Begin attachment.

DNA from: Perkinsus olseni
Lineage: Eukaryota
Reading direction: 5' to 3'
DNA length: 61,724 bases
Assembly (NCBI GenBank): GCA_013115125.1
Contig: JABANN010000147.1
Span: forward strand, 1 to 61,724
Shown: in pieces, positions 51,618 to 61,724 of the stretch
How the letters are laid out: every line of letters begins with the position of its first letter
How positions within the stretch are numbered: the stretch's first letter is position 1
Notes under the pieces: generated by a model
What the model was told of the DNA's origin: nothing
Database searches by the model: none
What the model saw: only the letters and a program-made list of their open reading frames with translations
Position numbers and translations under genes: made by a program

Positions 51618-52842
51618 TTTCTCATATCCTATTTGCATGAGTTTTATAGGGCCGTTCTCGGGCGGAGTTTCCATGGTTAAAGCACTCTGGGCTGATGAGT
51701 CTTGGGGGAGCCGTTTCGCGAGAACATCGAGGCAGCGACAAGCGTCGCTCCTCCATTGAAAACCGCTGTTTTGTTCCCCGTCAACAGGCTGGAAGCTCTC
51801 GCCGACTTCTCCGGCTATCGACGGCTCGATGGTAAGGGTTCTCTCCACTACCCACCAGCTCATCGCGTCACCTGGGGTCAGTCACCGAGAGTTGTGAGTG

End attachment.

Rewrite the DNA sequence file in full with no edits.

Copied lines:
DNA from: Perkinsus olseni
Lineage: Eukaryota
Reading direction: 5' to 3'
DNA length: 61,724 bases
Assembly (NCBI GenBank): GCA_013115125.1
Contig: JABANN010000147.1
Span: forward strand, 1 to 61,724
Shown: in pieces, positions 51,618 to 61,724 of the stretch
How the letters are laid out: every line of letters begins with the position of its first letter
How positions within the stretch are numbered: the stretch's first letter is position 1
Notes under the pieces: generated by a model
What the model was told of the DNA's origin: nothing
Database searches by the model: none
What the model saw: only the letters and a program-made list of their open reading frames with translations
Position numbers and translations under genes: made by a program

Positions 51618-52842
51618 TTTCTCATATCCTATTTGCATGAGTTTTATAGGGCCGTTCTCGGGCGGAGTTTCCATGGTTAAAGCACTCTGGGCTGATGAGT
51701 CTTGGGGGAGCCGTTTCGCGAGAACATCGAGGCAGCGACAAGCGTCGCTCCTCCATTGAAAACCGCTGTTTTGTTCCCCGTCAACAGGCTGGAAGCTCTC
51801 GCCGACTTCTCCGGCTATCGACGGCTCGATGGTAAGGGTTCTCTCCACTACCCACCAGCTCATCGCGTCACCTGGGGTCAGTCACCGAGAGTTGTGAGTG